Miracles of clockwork genius. As Roald Dahl said in Danny the Champion of the World, "the notion that you can take a thousand little pieces of metal, wood, plastic and rubber, feed them gasoline, oil and water and then have them run is sheer magic." That was badly paraphrased.

There are those of us who love their cars. At least some of them. Some cars were more than turned out on an assembly line; they were built by those that loved them, and it shows.

Also, sorry Webby, street legal automobiles now have broken the 1,000 horsepower mark.

Automobiles, a term under which are comprised horseless carriages, motor vans, motor omnibus, and all the motor traction vehicles adapted for use on ordinary roads having no rails. Electricity, steam, and gasoline or naptha are the three main sources of power that do the bidding of the man behind the lever. Other sources of power, such as compressed air, liquid air, carbonic acid gas and alcohol, have been experimented with; but are regarded as impracticable by experts. The modern automobile, which was led up to by the bicycle with its rubber tires, found its first great development in France, encouraged by the perfection of highways in that country. The U.S. Government census report for the year 1909 gives the automobile output for the year as $249,202,000; number of persons employed, 75,721; number of cars manufactured, 119,000. In 1911 the production in the United States was 209,957 automobiles, and manufacturers say the total number will reach over 247,000 in 1912, with a gross valuation of about $500,000,000. In addition to the home production, large quantities of vehicles are imported from Europe. The accessory side of automobiling shows nearly 1,000 manufacturers, with over $200,000,000 capitalization, exclusive of the rubber companies. Since the year 1910 great progress has been made in the development of the commercial automobile for light delivery and heavy trucking purposes.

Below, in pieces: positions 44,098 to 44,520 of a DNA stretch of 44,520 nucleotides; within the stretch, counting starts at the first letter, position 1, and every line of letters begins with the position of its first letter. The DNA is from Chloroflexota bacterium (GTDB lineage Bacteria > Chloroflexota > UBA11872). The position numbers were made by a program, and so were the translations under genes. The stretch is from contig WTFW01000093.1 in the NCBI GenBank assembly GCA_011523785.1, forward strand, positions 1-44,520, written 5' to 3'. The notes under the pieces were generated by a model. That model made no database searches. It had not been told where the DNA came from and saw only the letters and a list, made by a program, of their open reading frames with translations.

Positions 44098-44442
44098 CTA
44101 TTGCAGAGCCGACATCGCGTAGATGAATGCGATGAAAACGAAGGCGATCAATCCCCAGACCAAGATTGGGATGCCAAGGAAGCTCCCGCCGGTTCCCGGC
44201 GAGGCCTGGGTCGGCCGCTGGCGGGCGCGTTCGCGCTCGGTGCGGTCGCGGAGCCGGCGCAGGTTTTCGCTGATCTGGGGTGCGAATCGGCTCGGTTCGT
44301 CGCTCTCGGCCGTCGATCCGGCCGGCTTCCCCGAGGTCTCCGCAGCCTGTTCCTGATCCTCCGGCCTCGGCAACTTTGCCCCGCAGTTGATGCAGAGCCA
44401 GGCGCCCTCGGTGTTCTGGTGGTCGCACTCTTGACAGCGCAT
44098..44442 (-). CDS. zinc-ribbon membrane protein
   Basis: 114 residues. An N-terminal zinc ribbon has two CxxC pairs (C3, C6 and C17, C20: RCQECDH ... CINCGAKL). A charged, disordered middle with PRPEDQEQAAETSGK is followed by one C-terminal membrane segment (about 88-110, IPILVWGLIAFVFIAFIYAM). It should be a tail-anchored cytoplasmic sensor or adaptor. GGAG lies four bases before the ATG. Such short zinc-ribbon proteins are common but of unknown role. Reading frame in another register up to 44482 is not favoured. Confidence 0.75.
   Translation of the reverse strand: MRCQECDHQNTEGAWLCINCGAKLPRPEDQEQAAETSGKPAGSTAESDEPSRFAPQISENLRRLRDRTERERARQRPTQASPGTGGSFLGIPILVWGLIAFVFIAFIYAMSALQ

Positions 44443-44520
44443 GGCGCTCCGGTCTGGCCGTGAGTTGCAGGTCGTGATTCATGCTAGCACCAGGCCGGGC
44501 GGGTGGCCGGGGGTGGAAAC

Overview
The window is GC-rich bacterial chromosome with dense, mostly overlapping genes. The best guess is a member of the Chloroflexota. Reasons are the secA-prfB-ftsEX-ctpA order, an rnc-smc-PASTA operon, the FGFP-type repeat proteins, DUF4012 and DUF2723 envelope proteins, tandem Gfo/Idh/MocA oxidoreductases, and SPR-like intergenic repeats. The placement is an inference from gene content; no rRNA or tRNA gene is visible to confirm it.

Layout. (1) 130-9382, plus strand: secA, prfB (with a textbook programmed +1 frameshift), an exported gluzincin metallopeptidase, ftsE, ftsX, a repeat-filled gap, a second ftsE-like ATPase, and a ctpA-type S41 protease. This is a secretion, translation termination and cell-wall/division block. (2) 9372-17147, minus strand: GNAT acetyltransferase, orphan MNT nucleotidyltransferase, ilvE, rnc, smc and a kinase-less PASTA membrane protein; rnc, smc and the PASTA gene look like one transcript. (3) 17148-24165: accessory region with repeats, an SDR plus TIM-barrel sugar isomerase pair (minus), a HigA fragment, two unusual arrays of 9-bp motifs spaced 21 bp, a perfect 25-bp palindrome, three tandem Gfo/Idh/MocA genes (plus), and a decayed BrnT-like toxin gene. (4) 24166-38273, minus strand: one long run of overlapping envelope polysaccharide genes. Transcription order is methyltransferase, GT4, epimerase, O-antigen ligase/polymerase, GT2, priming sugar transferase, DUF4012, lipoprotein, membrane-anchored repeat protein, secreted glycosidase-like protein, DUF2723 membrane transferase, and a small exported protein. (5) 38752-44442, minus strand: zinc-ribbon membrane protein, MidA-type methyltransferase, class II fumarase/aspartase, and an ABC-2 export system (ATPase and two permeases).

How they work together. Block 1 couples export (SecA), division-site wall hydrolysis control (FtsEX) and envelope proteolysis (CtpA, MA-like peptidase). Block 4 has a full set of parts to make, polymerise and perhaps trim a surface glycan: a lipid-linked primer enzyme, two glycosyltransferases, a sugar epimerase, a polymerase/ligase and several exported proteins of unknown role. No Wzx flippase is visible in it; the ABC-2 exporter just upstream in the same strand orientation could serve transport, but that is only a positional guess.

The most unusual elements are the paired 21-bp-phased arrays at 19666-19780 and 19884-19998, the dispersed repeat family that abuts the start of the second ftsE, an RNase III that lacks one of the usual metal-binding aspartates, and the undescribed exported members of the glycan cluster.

Entry from Everybody's Cyclopedia, 1912.

Au`to*mo"bile (?), n. [F.]

An automobile vehicle or mechanism; esp., a self-propelled vehicle suitable for use on a street or roadway. Automobiles are usually propelled by internal combustion engines (using volatile inflammable liquids, as gasoline or petrol, alcohol, naphtha, etc.), steam engines, or electric motors. The power of the driving motor varies from about 4 to 50 H. P. for ordinary vehicles, ranging from the run- about to the touring car, up to as high as 200 H. P. for specially built racing cars. Automobiles are also commonly, and generally in British usage, called motor cars.


© Webster 1913.

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